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ENVIRONMENTAL REGULATIONS & PERMITTING

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[ PACD ]   -   [ TIMBER HARVESTING FIELD GUIDE ]   -   [ PA INTEGRATED REPORT ]   -   [ CHAPTER 102 REGS ]   -   [ CHAPTER 105 PERMITS ]
 

Timber harvesting operations conducted within Pennsylvania are regulated to minimize their impacts on soil and water resources and must be undertaken in accordance with Chapters 93, 102 and 105 of Pennsylvania's Title 25 Environmental Protection code (under the authority of the Clean Streams Law and enforced by the Pennsylvania Department of Environmental Protection) and the Federal Clean Water Act (enforced under the joint authority of the U.S. Environmental Protection Agency, and the U.S. Army Corps of Engineers).

Furthermore, harvesting operations that involve stream and wetland crossings or other impacts may be required to obtain permits from the State or the Army Corps of Engineers. This section outlines these regulations and permit requirements and provides resources for complying.


  PENNSYLVANIA CONSERVATION DISTRICTS

Pennsylvania has 66 county conservation districts, one in every PA county except Philadelphia. Each Conservation District is led by a Board of Directors made up of local people from all walks of life. Conservation districts implement a variety of programs, and provide assistance for a range of issues unique to their county. Conservation district staff can help Pennsylvania's Professional Timber Harvesters comply with the state's erosion and sedimentation regulations as well as stream crossing permitting requirements. They are also very knowledgeable on Best Management Practices (BMPs). Contact your local conservation district whenever you have a question or need assistance.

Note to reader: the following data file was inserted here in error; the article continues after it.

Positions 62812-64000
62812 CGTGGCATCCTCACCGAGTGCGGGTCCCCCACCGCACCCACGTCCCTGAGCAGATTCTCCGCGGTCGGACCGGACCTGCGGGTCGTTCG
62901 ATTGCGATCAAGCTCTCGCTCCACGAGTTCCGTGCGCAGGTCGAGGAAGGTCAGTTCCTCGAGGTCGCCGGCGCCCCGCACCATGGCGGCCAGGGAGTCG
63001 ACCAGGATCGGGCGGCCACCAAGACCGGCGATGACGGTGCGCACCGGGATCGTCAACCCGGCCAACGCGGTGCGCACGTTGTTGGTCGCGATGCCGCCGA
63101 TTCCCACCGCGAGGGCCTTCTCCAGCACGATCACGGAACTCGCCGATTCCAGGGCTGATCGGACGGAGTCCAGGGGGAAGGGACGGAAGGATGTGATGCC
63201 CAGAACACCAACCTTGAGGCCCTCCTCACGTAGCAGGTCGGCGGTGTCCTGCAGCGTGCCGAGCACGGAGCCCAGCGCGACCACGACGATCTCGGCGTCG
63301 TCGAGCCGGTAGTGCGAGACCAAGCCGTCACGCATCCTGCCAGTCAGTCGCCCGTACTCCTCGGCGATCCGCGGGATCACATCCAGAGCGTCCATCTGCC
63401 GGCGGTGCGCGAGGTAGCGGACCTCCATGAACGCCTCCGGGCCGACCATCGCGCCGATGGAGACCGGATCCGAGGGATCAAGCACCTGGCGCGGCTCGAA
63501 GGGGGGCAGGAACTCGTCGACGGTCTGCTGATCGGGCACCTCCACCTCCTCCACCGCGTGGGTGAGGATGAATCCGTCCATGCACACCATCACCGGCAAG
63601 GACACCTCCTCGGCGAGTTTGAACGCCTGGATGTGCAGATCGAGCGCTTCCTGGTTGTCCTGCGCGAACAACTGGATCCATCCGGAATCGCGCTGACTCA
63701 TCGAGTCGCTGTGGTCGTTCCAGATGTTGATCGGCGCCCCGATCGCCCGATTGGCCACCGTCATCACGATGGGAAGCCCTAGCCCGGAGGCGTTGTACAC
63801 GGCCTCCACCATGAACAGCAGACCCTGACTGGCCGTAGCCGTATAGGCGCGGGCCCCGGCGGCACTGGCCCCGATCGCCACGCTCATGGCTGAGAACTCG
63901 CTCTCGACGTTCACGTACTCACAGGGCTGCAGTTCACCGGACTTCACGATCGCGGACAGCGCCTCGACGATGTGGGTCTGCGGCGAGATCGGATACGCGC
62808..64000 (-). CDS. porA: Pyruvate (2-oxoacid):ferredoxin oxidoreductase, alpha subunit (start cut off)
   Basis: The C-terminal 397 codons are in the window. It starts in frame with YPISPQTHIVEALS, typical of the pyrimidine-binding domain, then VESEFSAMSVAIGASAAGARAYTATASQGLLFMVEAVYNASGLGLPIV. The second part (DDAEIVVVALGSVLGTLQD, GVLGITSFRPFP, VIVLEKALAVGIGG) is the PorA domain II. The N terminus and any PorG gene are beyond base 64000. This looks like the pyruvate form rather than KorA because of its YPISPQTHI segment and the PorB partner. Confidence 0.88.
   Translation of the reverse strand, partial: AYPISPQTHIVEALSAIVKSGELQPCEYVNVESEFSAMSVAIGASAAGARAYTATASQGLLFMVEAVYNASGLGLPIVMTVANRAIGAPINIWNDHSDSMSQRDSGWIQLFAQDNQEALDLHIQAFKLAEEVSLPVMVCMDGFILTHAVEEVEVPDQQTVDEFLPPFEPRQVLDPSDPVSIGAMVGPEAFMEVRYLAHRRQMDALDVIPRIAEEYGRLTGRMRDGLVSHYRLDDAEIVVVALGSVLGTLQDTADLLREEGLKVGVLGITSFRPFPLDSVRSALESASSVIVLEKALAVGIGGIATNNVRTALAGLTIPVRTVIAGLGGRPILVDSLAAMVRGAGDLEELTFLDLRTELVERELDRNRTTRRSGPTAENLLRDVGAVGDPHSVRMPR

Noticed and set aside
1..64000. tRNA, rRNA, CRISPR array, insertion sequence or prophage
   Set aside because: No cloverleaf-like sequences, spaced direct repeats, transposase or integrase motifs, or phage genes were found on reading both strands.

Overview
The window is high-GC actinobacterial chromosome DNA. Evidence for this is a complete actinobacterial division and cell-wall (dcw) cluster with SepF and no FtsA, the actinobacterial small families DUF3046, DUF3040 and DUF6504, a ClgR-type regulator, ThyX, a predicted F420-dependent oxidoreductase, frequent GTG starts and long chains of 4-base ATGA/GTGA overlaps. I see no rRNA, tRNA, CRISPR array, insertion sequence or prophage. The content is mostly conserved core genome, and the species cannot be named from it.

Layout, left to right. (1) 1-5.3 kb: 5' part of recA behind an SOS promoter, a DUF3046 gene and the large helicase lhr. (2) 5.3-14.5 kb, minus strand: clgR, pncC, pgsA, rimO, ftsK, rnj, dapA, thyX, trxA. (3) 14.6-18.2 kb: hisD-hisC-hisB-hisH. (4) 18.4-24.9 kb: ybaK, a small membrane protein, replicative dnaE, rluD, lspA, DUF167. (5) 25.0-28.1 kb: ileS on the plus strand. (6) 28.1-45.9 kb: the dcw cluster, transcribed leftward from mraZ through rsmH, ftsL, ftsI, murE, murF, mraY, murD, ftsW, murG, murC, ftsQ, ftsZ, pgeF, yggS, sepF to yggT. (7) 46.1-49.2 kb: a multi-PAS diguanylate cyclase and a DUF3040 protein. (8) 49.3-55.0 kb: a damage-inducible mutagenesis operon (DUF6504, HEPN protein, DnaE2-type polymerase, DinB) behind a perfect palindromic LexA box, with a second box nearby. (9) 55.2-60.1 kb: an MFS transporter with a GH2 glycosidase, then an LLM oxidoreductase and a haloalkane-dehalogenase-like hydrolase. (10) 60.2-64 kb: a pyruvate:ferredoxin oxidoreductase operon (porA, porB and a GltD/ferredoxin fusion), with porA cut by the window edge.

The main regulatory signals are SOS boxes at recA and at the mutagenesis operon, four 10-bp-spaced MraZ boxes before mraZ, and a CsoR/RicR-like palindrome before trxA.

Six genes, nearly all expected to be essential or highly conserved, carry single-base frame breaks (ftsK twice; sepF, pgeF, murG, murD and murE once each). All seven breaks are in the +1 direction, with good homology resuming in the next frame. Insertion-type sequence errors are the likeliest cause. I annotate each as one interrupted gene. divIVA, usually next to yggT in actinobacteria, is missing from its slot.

Contact your local Conservation District

Pennsylvania Association of Conservation Districts

Summary of Conservation District Delegated Authority [What does this mean?]